Malay speakers call female vampires, "pontianak". If we were to compare the pontianak to its Western counterpart, the vampire, one thing is obvious, both possess similar mesmerizing and attractive physical traits - their modus operandi to charm and lure their victims. What's different is that the pontianak is always female, and originates from a woman who had died while in labor.
I first saw her at twilight. I had entered the cafe to escape the heat, and darkness that was slowly enveloping the backpackers' lane. There were no streetlamps. The only glimmer of light came from the guesthouses and hostels that flanked both sides of the narrow gangway.
Things were kind of too quiet too early for a backpacker's lane, I thought. I had only passed by another person as I walked down the alley. The whole place was unfamiliar, and I felt a tad nervous being out there alone.
My croaky voice had deteriorated to a pathetic whisper. I realized that I had spent a good 40 minutes or so talking to the lady manning the secondhand bookshop a few doors away, as I browsed and flipped through the books on the shelves and the floor.
Unfortunately, I had caught a mild case of flu and sore throat after being stuck 5 hours in the delayed flight coming over. In all the humidity, my throat felt extra dry and stinging. Some water would be good.
Entering the cafe, I passed by a group of twentysomethings having coffee and busily chatting away. They sat on a sort of elevated wooden patio in front of the cafe. I was instantly grateful for the company of others, the cafe's bright white wash interior, and of course, the air-conditioner.
At the far back, there was bar high enough to hide the kitchen from view. 2 teenagers, a boy and a girl, both dressed in uniformed black t-shirts and blue jeans stood leaning casually against it as they talked to a tall Caucasian teenager in the local language. From their posture, I supposed he often frequented the cafe.
I sat down and turned my attention on the doodle-like graphics by the door. And just then, she walked in, looking stunning in black and white.
She looked to be in her late twenties. From the back, I could see her long, black hair held neatly by a sparkly banana clip. Her white baggy blouse was loosely tucked into her flowy long skirt with bold white and gray floral patterns. Its lacy bell sleeves bounced as she walked quickly towards the bar, briefly joining in the conversation there and laughing. In her high heeled shiny black boots, she stood a head shorter to the Caucasian teenager.
I saw her reach for the menu, and turned towards me smiling. She greeted me in English. When I answered in Malay, her round mascaraed eyes grew bigger slightly out of acknowledgement maybe, and her smile widened. She then continued to take my order in Indonesian.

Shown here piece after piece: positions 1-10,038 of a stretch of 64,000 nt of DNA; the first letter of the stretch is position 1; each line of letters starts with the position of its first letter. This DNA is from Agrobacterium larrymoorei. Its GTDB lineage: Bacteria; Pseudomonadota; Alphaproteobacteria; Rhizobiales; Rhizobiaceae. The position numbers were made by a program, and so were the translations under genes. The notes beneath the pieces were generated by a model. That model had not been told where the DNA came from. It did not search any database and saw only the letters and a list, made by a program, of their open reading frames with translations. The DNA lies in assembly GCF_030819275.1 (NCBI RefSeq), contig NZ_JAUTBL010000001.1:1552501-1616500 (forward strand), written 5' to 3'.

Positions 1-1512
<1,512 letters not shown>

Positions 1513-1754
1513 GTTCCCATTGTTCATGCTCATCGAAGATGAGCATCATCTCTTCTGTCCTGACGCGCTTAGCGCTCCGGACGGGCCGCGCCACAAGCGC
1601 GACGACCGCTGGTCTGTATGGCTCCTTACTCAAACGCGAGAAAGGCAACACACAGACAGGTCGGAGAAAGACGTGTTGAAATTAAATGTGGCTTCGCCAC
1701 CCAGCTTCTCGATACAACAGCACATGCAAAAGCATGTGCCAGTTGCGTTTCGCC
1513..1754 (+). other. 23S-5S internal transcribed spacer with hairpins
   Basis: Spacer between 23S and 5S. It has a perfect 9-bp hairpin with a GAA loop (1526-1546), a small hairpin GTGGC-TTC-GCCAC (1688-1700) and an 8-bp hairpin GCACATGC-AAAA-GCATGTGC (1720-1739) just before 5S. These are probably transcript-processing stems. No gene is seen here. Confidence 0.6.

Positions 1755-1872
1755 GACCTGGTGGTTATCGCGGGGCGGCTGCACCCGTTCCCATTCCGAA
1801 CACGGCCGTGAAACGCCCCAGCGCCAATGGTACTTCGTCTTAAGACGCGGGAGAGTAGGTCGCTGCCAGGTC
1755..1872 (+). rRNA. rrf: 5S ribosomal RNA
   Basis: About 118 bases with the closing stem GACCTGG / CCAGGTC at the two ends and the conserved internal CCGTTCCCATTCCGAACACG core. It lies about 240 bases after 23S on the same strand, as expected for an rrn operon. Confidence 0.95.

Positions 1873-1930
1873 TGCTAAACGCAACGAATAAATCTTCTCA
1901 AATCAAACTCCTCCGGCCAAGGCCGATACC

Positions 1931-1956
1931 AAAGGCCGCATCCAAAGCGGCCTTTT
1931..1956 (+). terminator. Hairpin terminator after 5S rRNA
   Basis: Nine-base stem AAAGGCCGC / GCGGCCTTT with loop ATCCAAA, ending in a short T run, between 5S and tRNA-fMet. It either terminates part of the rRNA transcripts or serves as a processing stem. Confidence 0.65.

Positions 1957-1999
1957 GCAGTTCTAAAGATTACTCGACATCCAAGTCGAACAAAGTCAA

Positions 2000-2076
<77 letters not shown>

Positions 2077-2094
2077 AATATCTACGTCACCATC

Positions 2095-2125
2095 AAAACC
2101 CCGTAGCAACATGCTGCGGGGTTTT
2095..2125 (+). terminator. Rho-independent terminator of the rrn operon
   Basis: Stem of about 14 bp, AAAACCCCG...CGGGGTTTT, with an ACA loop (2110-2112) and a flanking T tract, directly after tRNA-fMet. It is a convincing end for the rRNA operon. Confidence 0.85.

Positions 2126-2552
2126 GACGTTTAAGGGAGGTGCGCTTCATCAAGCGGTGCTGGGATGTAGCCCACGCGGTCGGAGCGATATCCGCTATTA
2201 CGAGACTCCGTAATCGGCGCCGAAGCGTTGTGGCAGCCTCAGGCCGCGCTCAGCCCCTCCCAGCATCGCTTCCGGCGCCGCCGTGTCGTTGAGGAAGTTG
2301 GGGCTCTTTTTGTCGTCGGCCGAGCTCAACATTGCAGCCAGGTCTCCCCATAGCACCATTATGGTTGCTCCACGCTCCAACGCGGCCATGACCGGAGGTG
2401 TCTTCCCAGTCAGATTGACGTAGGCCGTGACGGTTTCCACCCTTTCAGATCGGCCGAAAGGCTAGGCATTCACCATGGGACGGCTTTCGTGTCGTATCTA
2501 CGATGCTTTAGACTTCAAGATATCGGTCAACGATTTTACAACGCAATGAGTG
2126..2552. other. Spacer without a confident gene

Up close, I could see her face fully. Her eye brows were thick and neatly trimmed. She had a small, sharp nose and her lipstick were in the shades of plum. As she talked, her mouth revealed slightly crooked white teeth that actually enhanced her smile.
She had dark coffee brown skin with slight reddish undertones. And that was the most striking thing about her. Slightly bedazzled, I could only think of the Malay expression "hitam manis" (literally translated as black sweet) to summarize her coloring.
It didn't take long for my order of warm water, iced americano and churros to arrive. The warm water gave immediate relief to my sore throat. I forgot her temporarily as I savored the toasty, freshly-made churros and its chocolate dip. I took out my secondhand copy of Michelle de Kretser's "Questions of Travel" and began to read it.
"Kakak, are you from Malaysia?" She asked me in Indonesian, and pulled a chair to sit.
"Yes, how did you know?" I smiled and asked her back in Malay.
"From how you pronounce your words. Folks from my place speak Malay too, and in quite similar dialect to your Malay, you know. That's how I figured you're from Malaysia," She replied excitedly, her round eyes twinkling.
"You're not from Yogya or Java? Where are you from?" I admitted that she did indeed have a dialect like mine when she spoke. I thought she just code-switched to accommodate to a foreigner like me.
"I'm from Pontianak. And I am ethnic Malay just like you. I came to Yogya to continue my studies, and right now I manage the cafe..." she continued.
As I listened to her, my mind reeled quickly downloading old stored knowledge of Indonesia's geography. Pontianak is the capital city in West Kalimantan, Borneo.
"I only know that there are Malays in Bangka-Belitung. Didn't realize there were Malays too in Pontianak," I told her, interested.
"Oh yes, we are quite a big community there. And there are also people of Madura descent, Dayak, Javanese and Chinese too," said the intriguing Pontianak girl.
As the story goes, when Abdulrahman Alqadrie (the would-be Sultan of Pontianak) first set foot in a place called Batu Layang, his entourage came face to face with the undead pontianaks. He then ordered his men to fight and drove the pontianaks away by firing canons at the forest where they hid. And that is how Pontianak got its name.
This story is purely fictional. Rest assured, neither humans nor pontianaks were harmed in the midst of writing this piece.